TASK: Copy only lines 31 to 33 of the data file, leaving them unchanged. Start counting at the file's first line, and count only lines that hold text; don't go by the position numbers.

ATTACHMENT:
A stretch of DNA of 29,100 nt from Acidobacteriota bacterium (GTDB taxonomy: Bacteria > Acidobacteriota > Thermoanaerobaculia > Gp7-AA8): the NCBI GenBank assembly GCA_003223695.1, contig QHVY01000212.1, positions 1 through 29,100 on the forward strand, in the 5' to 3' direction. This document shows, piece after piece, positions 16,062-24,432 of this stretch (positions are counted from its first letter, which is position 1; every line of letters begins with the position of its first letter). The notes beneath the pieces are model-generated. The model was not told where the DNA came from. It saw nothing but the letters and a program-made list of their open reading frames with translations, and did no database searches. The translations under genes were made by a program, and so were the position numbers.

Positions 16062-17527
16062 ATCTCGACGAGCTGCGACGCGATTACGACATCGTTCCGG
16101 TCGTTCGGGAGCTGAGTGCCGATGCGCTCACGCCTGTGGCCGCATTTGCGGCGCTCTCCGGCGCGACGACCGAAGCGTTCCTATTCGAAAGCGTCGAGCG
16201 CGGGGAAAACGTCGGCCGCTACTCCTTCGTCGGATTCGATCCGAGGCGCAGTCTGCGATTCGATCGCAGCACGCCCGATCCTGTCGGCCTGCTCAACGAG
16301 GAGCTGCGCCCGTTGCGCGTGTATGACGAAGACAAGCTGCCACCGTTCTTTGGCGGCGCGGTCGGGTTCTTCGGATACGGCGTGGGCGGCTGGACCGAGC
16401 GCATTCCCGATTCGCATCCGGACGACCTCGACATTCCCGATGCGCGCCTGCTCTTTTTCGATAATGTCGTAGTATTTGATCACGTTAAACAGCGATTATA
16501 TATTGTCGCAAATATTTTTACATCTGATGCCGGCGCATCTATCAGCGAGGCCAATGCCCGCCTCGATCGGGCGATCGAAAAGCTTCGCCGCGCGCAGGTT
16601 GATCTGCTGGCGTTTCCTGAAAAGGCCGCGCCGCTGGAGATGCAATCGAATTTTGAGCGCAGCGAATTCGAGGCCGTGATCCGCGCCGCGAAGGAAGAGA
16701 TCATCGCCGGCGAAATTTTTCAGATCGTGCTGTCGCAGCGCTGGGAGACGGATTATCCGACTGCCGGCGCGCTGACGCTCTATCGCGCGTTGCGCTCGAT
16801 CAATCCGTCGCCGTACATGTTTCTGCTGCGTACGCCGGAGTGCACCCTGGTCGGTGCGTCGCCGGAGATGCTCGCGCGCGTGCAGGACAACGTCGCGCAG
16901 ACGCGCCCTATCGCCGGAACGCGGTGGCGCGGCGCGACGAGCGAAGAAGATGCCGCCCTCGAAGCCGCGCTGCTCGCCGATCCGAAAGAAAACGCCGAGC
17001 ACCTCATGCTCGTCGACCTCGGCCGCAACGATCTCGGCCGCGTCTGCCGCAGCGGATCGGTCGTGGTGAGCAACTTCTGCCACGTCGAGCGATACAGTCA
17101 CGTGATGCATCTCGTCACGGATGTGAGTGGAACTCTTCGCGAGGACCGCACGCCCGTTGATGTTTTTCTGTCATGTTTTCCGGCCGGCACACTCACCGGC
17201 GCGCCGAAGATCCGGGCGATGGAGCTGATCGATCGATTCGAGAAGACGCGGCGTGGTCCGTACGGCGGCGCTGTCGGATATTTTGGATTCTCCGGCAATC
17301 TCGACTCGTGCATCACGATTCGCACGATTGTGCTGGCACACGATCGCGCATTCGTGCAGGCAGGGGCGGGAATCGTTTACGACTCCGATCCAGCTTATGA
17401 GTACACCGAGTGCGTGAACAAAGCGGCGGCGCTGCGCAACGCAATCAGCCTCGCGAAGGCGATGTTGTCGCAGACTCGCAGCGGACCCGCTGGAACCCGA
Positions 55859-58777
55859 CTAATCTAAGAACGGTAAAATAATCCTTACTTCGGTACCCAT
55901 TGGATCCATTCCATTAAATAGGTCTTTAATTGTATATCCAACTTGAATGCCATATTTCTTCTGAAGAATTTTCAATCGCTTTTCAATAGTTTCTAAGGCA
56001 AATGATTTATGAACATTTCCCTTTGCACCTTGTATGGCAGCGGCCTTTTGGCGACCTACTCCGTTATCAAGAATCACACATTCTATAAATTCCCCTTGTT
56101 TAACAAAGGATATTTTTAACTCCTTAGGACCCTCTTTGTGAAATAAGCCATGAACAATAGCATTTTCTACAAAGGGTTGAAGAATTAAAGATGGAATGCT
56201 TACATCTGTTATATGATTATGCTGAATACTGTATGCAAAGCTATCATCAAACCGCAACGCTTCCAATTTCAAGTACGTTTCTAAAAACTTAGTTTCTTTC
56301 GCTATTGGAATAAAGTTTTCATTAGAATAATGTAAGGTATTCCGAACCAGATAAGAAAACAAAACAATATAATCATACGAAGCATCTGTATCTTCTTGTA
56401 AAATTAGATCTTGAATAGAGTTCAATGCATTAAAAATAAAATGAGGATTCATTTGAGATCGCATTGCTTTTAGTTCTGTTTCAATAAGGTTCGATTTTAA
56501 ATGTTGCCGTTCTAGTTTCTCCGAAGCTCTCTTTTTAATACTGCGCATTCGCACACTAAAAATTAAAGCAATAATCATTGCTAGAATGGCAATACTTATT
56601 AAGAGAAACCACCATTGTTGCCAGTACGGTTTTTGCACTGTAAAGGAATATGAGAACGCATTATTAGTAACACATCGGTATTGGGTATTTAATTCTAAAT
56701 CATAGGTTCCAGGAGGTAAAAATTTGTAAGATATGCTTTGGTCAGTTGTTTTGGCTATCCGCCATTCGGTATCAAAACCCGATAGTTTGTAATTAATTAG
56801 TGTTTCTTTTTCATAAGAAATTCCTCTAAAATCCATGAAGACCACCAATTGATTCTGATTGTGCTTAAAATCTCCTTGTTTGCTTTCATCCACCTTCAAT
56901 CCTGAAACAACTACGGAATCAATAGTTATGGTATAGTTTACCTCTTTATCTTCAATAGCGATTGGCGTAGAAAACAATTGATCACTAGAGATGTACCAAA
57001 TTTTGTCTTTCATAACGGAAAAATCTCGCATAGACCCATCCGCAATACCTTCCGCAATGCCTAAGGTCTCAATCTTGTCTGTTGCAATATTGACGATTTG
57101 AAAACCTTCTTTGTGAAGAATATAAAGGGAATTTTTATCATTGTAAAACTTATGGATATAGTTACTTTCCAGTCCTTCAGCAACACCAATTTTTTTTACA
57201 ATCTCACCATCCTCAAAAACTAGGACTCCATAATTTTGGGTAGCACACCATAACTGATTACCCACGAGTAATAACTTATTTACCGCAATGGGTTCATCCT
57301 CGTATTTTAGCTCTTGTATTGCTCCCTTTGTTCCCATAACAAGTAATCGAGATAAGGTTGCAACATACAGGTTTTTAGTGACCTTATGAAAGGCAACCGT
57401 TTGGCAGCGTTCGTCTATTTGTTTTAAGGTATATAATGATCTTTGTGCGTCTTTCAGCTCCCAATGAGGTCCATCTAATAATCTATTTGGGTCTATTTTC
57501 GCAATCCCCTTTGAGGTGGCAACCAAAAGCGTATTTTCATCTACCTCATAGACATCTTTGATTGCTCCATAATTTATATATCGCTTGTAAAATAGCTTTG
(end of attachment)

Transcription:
57001 TTTTGTCTTTCATAACGGAAAAATCTCGCATAGACCCATCCGCAATACCTTCCGCAATGCCTAAGGTCTCAATCTTGTCTGTTGCAATATTGACGATTTG
57101 AAAACCTTCTTTGTGAAGAATATAAAGGGAATTTTTATCATTGTAAAACTTATGGATATAGTTACTTTCCAGTCCTTCAGCAACACCAATTTTTTTTACA
57201 ATCTCACCATCCTCAAAAACTAGGACTCCATAATTTTGGGTAGCACACCATAACTGATTACCCACGAGTAATAACTTATTTACCGCAATGGGTTCATCCT